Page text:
ASSISI, Italy - We will never know exactly how many people died on Thursday when that overloaded boat of illegal migrants capsized just half a mile from the Italian island of Lampedusa.
Officially 155 people survived and 111 bodies have been recovered. But survivors estimate there were 500 people crammed aboard the rickety fishing trawler.. With rough waters today, the Italian Coast Guard said it was too dangerous for divers to continue and so the search for bodies has been suspended.
At best we can estimate that about 350 people died. All were desperately poor Africans - mostly from Ghana, Nigeria and Eritrea. They paid smugglers and boarded the boat in Libya hoping to follow the treacherous and well-travelled route to Lampedusa, a tiny Italian island that is closer to Africa than it is to Europe - it sits just 70 miles off the coast of Tunisia.
Every year thousands of poor and desperate Africans pay smugglers to get them to Lampedusa. For them it is the gateway to the freedom and prosperity of Europe. And every year hundreds die attempting the crossing.
But while the sad story is all-too-familiar, Thursday's calamity is in a league of its own. According to the survivors, they were at sea for two days. They arrived off the coast of Lampedusa before dawn. With no cell phone or radio on board, one of the men on board lit a blanket hoping to get help from fishermen in the area.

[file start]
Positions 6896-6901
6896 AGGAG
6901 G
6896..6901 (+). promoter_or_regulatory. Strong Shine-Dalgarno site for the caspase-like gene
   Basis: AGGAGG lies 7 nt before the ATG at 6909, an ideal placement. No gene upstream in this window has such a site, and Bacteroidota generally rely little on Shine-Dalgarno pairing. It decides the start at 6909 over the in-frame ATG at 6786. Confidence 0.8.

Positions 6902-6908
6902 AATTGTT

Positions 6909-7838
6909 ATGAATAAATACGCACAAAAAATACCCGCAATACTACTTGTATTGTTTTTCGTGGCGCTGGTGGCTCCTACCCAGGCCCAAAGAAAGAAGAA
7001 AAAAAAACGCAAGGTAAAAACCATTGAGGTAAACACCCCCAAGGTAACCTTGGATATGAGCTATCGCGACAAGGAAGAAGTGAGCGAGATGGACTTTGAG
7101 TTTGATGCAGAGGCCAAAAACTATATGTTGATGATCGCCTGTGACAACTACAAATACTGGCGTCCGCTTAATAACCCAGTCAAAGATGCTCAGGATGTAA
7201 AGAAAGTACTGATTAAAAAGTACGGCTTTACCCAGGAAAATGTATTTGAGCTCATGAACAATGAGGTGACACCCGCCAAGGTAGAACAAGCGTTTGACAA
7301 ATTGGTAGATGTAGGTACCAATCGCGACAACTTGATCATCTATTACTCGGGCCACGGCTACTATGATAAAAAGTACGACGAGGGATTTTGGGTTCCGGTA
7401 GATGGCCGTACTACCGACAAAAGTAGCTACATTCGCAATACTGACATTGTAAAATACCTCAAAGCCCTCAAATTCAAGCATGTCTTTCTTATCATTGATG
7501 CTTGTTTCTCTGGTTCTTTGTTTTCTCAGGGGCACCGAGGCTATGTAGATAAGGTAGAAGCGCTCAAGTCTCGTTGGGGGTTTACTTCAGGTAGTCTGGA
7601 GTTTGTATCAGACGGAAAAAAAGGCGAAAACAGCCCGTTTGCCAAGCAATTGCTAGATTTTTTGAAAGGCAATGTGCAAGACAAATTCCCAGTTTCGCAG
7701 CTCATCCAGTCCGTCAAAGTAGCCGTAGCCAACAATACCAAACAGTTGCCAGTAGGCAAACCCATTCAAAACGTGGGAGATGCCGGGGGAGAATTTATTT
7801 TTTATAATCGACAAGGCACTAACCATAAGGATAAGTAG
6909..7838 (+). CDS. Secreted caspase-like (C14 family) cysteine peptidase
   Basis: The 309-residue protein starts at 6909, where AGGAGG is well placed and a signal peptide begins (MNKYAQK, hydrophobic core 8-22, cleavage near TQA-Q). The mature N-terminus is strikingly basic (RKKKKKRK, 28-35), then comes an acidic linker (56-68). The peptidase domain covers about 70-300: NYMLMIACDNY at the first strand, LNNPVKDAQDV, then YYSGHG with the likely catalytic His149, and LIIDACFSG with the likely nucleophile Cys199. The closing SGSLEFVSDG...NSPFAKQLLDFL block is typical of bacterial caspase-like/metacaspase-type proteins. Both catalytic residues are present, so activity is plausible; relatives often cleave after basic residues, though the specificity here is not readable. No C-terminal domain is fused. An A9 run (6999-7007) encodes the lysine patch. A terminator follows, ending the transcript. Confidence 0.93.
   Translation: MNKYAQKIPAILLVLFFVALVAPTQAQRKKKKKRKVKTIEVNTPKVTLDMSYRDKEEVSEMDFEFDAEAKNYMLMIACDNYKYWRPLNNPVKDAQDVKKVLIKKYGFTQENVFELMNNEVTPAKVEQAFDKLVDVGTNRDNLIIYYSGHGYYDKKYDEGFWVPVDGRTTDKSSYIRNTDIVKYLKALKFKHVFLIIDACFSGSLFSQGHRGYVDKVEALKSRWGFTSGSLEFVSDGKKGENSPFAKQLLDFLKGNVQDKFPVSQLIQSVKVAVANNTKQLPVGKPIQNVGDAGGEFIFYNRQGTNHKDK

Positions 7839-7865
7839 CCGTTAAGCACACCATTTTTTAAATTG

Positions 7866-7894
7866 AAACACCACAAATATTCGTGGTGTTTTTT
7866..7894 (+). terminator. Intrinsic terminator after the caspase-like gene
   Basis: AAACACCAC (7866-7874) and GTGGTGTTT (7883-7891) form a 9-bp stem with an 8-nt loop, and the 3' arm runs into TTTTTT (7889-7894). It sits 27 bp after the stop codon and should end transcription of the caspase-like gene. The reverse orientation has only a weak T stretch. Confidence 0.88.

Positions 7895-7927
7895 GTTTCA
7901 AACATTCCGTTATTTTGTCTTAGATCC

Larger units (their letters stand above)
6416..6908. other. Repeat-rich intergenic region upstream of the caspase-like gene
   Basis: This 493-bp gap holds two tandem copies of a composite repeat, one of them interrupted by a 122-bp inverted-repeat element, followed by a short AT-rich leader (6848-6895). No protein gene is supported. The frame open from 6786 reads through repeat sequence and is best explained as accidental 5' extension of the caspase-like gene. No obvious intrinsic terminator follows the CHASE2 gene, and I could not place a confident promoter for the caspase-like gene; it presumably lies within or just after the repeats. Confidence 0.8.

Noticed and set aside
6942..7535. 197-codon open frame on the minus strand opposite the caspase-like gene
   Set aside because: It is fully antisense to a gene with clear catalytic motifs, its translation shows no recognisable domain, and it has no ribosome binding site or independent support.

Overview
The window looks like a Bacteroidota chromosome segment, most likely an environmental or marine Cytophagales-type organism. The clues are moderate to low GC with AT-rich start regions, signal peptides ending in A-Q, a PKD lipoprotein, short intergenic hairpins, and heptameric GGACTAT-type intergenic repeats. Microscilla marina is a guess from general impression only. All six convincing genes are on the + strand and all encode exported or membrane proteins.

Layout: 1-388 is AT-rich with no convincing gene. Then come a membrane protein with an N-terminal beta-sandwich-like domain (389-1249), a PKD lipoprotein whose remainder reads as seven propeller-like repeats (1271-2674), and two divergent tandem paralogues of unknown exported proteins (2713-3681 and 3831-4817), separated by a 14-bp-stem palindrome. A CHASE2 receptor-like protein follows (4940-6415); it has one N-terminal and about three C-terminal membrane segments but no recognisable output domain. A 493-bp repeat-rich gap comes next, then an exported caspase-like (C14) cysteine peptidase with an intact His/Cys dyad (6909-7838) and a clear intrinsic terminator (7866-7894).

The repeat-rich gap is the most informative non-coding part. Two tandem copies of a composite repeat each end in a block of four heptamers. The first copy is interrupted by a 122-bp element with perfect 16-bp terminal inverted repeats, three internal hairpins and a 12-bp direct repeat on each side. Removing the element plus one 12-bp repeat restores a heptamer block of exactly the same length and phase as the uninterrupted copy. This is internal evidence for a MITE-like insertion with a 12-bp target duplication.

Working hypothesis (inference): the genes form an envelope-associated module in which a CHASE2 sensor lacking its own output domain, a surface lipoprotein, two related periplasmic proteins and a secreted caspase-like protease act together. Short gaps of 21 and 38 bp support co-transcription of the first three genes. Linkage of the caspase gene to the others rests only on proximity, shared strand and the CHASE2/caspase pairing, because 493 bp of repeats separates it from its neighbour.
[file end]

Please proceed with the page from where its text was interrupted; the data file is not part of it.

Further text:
But the flame ignited gasoline and the boat caught fire. In the panic the throng surged to one side and the boat tipped.
"The boat capsized and they fell in the water, but many of them were trapped inside the boat," said Veronica Lentini, a field officer for the International Organization for Migration, told reporters.
One fisherman said when he first heard the screams he thought he was hearing seagulls. It was only when he got closer that he realized it was people who were screaming.
Fisherman Vito Fiorino says he was the first to arrive on the scene. He describes finding people floating in the water, some using empty water bottles to stay afloat, many nude and covered in gasoline. Others, he said, didn't have the strength to grab the life preservers extended to them.
Fiorino told The Associated Press that he alerted the coast guard and neighboring boats when he came upon the scene just before 7 a.m. Thursday. He and his friends brought 47 people onto his 32-foot boat, and that the migrants said they had been in the water for three hours.
Few of the passengers could swim. While there were women - including pregnant women - and children on board the only survivors were men.
In the central Italian city of Assisi today Pope Francis made a pilgrimage to the shrine of his namesake, St. Francis. On Thursday he had called the tragedy in Lampedusa "a disgrace" and today it was still on his mind as he talked about a world "that does not care about many people who have to flee poverty and hunger, flee in search of freedom and many times they find death, as happened yesterday in Lampedusa".
"Today," he said, "is a day for tears."
The Associated Press contributed to this report